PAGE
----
This morning, the Supreme Court ruled that words don’t mean what they mean. To be less vague, the Supreme Court ruled that while ACA was written to say that subsidies were only available through health care exchanges established by states, there was nothing wrong with the government handing out subsidies to individuals who received health care through the federal exchange. See more details here.
This morning, the Supreme Court ruled that words don’t mean what they mean.
Now, I’m not saying those who are less fortunate shouldn’t receive subsidies. But, what we’re dealing with here is lawmakers writing one thing, then enforcing it another way. There is no argument of what the lawmakers wanted to do: allow all citizens within a range to get subsidies when applying for insurance. But, the law was written in a manner that attempted to force states to bend to the governments will. Unfortunately for the government, the states did not comply.
Chief Justice Roberts said it himself, “the context and structure of the act compel us to depart from what would otherwise be the most natural reading of the pertinent statutory phrase.” So, in other words, Roberts chose to interpret something that wasn’t there. The judicial system is meant to interpret what is written in law, not ignore what was written for their favorable translation of intent.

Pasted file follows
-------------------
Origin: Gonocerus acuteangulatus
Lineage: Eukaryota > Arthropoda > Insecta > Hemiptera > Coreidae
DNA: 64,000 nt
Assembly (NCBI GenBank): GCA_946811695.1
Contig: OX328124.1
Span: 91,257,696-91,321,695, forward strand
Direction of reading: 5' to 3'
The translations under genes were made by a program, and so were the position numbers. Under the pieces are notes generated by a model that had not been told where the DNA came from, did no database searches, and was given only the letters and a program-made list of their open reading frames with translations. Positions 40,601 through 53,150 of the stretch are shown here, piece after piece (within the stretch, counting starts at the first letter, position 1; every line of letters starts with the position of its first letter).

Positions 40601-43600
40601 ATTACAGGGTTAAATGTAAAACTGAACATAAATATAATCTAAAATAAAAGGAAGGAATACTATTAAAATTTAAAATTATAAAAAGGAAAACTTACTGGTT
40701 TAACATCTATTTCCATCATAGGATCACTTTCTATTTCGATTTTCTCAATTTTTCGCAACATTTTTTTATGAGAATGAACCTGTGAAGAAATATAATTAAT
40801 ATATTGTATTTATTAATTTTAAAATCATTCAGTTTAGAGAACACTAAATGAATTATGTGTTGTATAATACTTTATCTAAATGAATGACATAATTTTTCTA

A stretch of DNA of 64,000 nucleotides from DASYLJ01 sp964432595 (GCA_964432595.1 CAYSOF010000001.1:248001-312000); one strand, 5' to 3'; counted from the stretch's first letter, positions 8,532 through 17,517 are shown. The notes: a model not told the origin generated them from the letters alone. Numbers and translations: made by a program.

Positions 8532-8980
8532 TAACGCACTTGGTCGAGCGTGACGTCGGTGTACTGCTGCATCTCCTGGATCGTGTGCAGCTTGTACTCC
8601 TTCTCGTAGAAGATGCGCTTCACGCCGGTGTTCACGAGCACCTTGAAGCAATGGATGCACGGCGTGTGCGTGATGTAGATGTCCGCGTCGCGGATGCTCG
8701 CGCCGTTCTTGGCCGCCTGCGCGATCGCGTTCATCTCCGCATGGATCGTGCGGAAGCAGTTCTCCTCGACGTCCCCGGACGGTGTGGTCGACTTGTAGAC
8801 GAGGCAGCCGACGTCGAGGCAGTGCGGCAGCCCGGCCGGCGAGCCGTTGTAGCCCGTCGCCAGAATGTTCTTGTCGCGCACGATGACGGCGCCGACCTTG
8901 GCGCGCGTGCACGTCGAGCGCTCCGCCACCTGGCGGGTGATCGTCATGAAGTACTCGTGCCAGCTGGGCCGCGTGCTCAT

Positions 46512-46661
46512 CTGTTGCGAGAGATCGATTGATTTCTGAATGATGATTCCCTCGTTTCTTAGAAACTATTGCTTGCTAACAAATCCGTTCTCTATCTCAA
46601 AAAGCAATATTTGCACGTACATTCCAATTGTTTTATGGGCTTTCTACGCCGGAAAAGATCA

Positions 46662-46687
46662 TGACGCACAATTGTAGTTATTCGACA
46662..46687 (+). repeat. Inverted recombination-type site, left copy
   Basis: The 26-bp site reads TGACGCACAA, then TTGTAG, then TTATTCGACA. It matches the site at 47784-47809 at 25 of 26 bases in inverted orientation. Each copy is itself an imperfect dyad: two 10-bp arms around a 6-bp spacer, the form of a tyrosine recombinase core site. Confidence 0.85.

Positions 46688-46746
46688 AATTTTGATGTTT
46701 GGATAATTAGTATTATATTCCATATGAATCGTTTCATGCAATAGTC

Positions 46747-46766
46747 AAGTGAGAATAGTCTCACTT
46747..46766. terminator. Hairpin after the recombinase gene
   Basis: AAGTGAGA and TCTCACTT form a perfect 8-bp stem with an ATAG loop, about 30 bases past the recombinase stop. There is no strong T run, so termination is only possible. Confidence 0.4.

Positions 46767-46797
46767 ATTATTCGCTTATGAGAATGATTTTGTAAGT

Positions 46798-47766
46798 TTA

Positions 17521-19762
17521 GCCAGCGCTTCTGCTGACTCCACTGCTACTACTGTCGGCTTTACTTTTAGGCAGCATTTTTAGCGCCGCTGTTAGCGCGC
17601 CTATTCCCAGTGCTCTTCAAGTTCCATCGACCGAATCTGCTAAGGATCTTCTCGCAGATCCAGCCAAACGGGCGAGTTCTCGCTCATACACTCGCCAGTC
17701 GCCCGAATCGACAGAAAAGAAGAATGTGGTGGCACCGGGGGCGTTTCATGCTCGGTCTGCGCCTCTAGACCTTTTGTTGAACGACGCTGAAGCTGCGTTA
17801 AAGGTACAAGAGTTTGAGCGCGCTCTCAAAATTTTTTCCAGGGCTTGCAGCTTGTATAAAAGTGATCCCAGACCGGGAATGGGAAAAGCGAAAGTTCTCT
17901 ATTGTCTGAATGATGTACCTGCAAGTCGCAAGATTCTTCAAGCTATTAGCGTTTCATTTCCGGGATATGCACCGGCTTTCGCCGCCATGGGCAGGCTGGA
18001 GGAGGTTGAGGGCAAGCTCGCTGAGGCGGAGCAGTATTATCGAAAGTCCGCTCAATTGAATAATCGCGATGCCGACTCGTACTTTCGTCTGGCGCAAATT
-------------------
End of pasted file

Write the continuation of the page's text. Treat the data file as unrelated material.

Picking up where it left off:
If a traffic sign is posted at 84 instead of 48, as long as the sign is posted, the law is upheld at 84. If the law is written one way (and clearly that way), it needs to be upheld in that way. If the justices were doing the job like it was meant to be done, they’d throw out the badly written law and tell Congress to fix it. Unfortunately, we have a set of justices not focused on interpreting the law, but more focused on the political consequences of their actions. But, this decision not surprising since it was foreshadowed in 2012.
When the justices decided the health care law was legal, they showed they no longer cared to interpret the law and instead wanted to effect political outcomes. This has been a pattern in the rulings, and it’s a scary one for sure.
So clearly, words have no meaning.
If words on a page say one thing but we define them to mean something different, no one can be taken at their word. What contract can be upheld? What moral code can be concrete? Ladies and gentlemen, we’re now in a time where dictionaries aren’t needed. What is a dictionary worth if the definition has no meaning? More importantly, how can we communicate when we cannot agree on what words mean.
I don’t feel I need to belabor the point. Parallel’s can be drawn all over, moral relativism can be discussed, but ultimately this is our choice to make:
Do we want words to mean something or not?
The decision is ours, and it appears the decision has already been made.